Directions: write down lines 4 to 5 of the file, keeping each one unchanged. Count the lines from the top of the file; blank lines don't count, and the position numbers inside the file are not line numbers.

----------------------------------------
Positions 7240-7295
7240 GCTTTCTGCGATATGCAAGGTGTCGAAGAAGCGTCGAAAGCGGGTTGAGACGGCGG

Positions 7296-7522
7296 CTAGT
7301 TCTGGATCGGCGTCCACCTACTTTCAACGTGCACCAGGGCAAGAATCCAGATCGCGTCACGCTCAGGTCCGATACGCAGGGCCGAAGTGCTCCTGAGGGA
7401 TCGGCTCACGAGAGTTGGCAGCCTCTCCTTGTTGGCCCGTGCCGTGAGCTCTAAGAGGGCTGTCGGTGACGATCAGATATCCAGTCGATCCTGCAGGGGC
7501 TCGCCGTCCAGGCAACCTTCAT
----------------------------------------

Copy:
7296 CTAGT
7301 TCTGGATCGGCGTCCACCTACTTTCAACGTGCACCAGGGCAAGAATCCAGATCGCGTCACGCTCAGGTCCGATACGCAGGGCCGAAGTGCTCCTGAGGGA